Texas church helps preserve rare prairie

By Mike Patterson
Posted Oct 9, 2014
The Rev. Peter Conaty blesses the Nash Prairie at a special service with church members and The Nature Conservancy.  Photo: Diocese of Texas

The Rev. Peter Conaty blesses the Nash Prairie at a special service with church members and The Nature Conservancy. Photo: Diocese of Texas

[Episcopal News Service] St. Mary’s Episcopal Church in West Columbia, Texas, sits in the midst of a once majestic coastal prairie that stretched from Louisiana, across the rolling grasslands of the Gulf Coast, and nearly to Mexico at the Rio Grande.

Less than 1 percent of this extensive tall-grass Eden remains and only a tiny fraction of that is as pristine as when humans first set foot on the vast landscape. Today, 400 acres of it are being preserved for posterity through the joint efforts of St. Mary’s and The Nature Conservancy, the international land preservation organization.

This piece of ecologically rare land – called the Nash Prairie – is considered the largest remnant of the original prairie on the upper Texas coast. Except for the occasional cutting of hay for livestock, it has never encountered the cut of a plow. Plus, “it is one of the most diverse prairies left in Texas,” said Dan Snodgrass, associate director of land conservation for The Nature Conservancy in Texas.

Scientists have identified more than 300 species of plants – some rare and one even thought extinct in Texas – and over 120 species of birds on this biological treasure box.

St. Mary’s rector, the Rev. Peter Conaty, his wife Susan and the church’s parishioners are in large measure responsible for ensuring that this priceless prairie will never be covered up by a subdivision spilling over from Houston, 60 miles northeast.

A Texas A&M University botanist explains the plant life on the Nash Prairie on a guided tour.  Photo: Diocese of Texas

A Texas A&M University botanist explains the plant life on the Nash Prairie on a guided tour. Photo: Diocese of Texas

The Nash Prairie was carved out of the 12,000-acre KNG Ranch, a sprawling spread named after the owners’ daughter, Kittie Nash Groce. A Houston socialite and Episcopalian, she took over management of the ranch after her father died in 1930. A major contribution from her helped fund the construction of St. Mary’s Church and Parish Hall. At her death in 1957, her will left the ranch to St. Mary’s, the local hospital district and a series of heirs. The ranch completely reverted to the church and hospital district in 2006 when the last of the heirs passed away.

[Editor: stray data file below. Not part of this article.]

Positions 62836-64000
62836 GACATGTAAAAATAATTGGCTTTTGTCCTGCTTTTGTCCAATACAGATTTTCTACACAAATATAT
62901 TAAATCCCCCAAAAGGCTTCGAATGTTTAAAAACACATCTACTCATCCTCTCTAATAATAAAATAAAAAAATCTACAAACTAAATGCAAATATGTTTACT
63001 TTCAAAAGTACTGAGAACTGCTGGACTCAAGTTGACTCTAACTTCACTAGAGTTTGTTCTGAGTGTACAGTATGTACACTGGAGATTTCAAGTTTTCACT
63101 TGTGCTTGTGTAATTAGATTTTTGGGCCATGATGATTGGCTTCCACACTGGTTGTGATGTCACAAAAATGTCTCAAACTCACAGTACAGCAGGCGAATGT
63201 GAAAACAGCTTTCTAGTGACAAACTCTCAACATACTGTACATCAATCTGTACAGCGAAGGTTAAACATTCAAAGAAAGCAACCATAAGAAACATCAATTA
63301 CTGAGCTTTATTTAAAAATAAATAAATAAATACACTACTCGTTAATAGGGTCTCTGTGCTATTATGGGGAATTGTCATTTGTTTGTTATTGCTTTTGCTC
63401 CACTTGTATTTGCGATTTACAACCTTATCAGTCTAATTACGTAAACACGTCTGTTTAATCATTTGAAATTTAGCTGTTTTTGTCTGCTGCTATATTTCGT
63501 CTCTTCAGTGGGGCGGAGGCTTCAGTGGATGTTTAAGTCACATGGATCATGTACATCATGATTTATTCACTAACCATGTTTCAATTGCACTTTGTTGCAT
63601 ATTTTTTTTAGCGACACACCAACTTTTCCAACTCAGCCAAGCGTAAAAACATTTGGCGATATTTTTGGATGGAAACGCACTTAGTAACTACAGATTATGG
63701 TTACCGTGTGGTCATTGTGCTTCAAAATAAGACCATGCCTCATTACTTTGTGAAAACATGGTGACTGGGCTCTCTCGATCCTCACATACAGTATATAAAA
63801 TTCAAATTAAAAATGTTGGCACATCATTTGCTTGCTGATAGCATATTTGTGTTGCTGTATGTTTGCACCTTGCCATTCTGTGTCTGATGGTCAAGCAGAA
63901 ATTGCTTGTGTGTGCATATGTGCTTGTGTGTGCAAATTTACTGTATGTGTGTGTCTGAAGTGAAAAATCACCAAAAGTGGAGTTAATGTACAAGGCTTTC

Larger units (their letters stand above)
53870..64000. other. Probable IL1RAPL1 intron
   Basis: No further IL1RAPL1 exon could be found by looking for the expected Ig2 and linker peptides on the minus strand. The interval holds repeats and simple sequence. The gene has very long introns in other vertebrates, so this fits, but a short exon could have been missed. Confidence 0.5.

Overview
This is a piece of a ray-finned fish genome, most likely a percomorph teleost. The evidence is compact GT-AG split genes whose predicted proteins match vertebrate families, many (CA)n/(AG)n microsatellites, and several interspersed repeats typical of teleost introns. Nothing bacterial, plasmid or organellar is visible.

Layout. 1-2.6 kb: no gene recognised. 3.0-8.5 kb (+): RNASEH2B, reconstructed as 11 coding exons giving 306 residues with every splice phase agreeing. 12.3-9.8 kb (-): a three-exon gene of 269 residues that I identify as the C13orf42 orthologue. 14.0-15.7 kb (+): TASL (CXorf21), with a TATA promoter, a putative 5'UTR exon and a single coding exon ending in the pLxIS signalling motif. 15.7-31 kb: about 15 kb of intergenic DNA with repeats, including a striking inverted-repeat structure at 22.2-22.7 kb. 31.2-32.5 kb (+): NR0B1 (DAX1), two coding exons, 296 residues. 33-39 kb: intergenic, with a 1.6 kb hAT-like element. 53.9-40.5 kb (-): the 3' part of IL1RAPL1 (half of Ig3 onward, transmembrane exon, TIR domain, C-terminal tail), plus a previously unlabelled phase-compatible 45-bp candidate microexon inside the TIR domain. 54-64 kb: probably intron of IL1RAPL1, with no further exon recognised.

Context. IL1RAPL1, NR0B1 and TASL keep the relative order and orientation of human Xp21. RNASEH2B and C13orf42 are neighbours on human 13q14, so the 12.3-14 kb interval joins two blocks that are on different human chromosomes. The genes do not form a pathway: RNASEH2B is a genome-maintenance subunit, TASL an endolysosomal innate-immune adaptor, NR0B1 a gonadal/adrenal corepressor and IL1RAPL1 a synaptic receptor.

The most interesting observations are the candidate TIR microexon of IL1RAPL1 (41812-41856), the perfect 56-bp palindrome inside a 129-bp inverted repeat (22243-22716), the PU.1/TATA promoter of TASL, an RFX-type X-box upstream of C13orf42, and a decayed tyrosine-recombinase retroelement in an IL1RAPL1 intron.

Conaty and his wife suspected the Nash Prairie portion of the ranch, some 20 miles from St. Mary’s, deserved special protection for its historical and biological significance. Scientists studied the land and confirmed their hunches. Following conversations with various preservation organizations, The Nature Conservancy eventually purchased the prairie from the beneficiaries in 2011.

Since the Conservancy’s staff members live more than an hour away, the Conatys, church members and other community volunteers keep an eye on the preserve and “spend a lot of time helping with the management,” Snodgrass said. This includes harvesting seeds from the plants that are used in other prairie restoration projects.

In 2004, even before the Conservancy acquired the prairie, the Bishop Quin Foundation of the Diocese of Texas granted $300 to St. Mary’s to create a Prairie Prayer Garden on the church’s campus and planting it with seeds and grasses from Nash. The garden brings the prairie into town as a community educational tool, serves as an outdoor worship space and provides a prayerful spot for people when the church is locked or “they really don’t feel comfortable in a church,” Conaty said.

Preserving the prairie ties in with the Episcopal Church’s mission of protecting the environment, Conaty said. “God created the earth and we should honor God for this earthly creation,” he said.

St. Mary’s work on the prairie also addresses the Episcopal Church’s endorsement of the United Nations’ Millennium Development Goal of ensuring environmental sustainability. “St. Mary’s is fulfilling one of those goals since we are blessed with the coastal prairie in our back yard,” he said.

He also believes in what theologians call a “thin place” where heaven and earth meet. “To me, the Nash Prairie is that place,” he said.

With the funds it has received from the KNG Ranch, St. Mary’s has worked to encourage environmental awareness among school children by sending 5th graders from West Columbia Elementary School to the Discovery Program, an environmental and leadership program.

St. Mary’s is not finished with preserving the KNG Ranch property, Conaty said. “Preserving the Nash Prairie was just the first step,” he said. Eventually, the church would like to preserve a section of the ranch that encompasses a stretch along the Brazos River that is a major flyway for migrating birds.

— Mike Patterson is a San Antonio-based freelance writer and member of St. Michael and All Angels Episcopal Church in Blanco, Texas.


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